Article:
The Carlo Sand Blow – part of plans to extend the Fraser Island World Heritage listing to the mainland.
The Carlo Sand Blow – part of plans to extend the Fraser Island World Heritage listing to the mainland. Craig Warhurst

Cooloola Coast World Heritage plan

A WARY Gympie Regional Council is considering its position on State Government plans to include much of the Cooloola Coast mainland in the Fraser Island World Heritage area, after hearing an address from government representatives.

Department of Environment and Resource Management World Heritage manager Peter Ogilvie told councillors at its Planning and Development Committee meeting that extending the Fraser Island listed area was a logical next step.

He said the Fraser Island listing plan originally included Cooloola, the Great Sandy Straits and Tin Can Bay, but the World Heritage Committee decided these areas did not have the required level of protection.

“A lot was forestry and other areas were not sufficiently protected. Now it’s all National Park.

“The Queensland Government, as part of an election promise, agreed to extend the Fraser Island property to the mainland.

“The Commonwealth agreed, but didn’t want to proceed because of the number of other properties in the book, like the Exhibition Building in Melbourne, the Opera House in Sydney and Ningaloo in Western Australia.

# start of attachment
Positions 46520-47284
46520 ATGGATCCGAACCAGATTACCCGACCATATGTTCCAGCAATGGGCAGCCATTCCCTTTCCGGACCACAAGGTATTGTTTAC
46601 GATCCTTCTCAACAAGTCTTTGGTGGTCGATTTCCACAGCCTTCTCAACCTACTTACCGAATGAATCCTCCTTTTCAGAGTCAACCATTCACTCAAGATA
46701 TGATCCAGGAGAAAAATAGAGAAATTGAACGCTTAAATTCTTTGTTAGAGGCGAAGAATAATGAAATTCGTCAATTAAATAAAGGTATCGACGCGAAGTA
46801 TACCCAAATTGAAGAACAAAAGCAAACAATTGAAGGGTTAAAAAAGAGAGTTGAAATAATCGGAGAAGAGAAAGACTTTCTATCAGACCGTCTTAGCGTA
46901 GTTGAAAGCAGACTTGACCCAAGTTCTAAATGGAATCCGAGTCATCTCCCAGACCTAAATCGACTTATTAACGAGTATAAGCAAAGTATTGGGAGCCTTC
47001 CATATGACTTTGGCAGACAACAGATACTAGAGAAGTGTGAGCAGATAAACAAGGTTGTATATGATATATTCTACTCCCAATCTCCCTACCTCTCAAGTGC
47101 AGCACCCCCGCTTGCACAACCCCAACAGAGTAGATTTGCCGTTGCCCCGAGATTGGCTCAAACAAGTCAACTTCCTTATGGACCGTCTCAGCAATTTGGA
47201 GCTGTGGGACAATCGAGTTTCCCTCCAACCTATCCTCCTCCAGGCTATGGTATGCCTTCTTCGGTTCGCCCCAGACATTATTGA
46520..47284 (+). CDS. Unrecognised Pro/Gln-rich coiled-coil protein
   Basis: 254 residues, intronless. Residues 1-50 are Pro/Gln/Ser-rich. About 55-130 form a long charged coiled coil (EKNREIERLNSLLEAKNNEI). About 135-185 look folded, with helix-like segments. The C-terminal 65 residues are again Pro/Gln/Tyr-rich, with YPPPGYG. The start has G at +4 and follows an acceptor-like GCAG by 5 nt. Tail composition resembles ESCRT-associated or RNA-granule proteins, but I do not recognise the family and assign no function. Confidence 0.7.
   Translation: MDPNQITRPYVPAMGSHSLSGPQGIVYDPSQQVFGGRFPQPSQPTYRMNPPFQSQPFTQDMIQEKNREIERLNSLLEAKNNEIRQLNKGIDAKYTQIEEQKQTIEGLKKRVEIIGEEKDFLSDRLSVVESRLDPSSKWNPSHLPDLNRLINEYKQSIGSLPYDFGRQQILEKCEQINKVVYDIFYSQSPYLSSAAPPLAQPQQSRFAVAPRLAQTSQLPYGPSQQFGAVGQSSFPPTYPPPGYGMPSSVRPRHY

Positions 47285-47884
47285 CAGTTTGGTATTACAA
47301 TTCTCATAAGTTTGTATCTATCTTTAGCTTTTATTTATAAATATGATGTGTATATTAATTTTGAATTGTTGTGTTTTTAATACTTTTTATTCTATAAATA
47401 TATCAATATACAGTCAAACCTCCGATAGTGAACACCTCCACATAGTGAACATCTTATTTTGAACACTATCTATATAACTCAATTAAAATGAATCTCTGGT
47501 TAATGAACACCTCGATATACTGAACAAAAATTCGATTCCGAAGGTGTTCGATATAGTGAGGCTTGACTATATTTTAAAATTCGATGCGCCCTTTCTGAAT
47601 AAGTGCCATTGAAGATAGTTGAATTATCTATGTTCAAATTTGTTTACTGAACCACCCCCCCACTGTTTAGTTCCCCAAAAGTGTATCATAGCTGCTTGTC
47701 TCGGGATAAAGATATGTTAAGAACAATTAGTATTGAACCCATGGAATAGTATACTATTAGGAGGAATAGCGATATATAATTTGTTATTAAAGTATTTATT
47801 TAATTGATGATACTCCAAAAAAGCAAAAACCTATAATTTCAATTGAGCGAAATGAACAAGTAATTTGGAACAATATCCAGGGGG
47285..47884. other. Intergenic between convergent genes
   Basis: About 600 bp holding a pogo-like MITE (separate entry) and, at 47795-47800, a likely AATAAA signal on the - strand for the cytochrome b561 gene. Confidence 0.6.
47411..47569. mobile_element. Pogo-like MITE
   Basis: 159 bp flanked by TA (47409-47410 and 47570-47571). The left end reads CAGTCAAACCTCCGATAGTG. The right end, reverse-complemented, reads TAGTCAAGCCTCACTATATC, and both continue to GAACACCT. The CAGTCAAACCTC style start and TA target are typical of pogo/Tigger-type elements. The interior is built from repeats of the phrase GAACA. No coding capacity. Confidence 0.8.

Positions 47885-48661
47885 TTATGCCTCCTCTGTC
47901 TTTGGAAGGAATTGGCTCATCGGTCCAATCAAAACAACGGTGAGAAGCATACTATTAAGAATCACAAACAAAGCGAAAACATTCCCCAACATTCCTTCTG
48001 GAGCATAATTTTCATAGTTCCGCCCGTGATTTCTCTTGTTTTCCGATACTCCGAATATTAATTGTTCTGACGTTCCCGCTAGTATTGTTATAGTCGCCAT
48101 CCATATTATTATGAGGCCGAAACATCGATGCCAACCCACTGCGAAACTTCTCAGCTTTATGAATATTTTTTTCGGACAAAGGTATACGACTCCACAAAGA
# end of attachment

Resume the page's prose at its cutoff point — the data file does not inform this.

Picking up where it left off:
“The Exhibition Building (and) the Opera House (have) been accepted, Ningaloo is being considered and now the Fraser Island (extension) is probably the next cab off the rank.”

He said the areas had “exactly the same geomorphology and vegetation”, were managed as national park together and the plan was in line with the original proposal.

Deputy Mayor Tony Perrett said he had “serious concerns” the government would have to “sell the plan, especially to locals” and it did not seem to add to existing Ramsar and Biosphere protections.

Cr Donna Neilson expressed concerns about council’s continuing ability to draw drinking water and dispose of sewage, especially if the plan drew more international visitors to the area.

Mayor Ron Dyne was concerned at the interaction of listing with the Biosphere, with both designations operating under UNESCO.

Cr Graham Engeman was anxious about the plan’s impact on residential rights and the fishing and tourism industries.

Cr Ian Petersen said international involvement would mean that it might be too late to make any future adaptations once power was handed over to an international body.

Councillors resolved to ask Engineering director Bob Fredman to prepare a draft submission and report back to council.

Gympie Times


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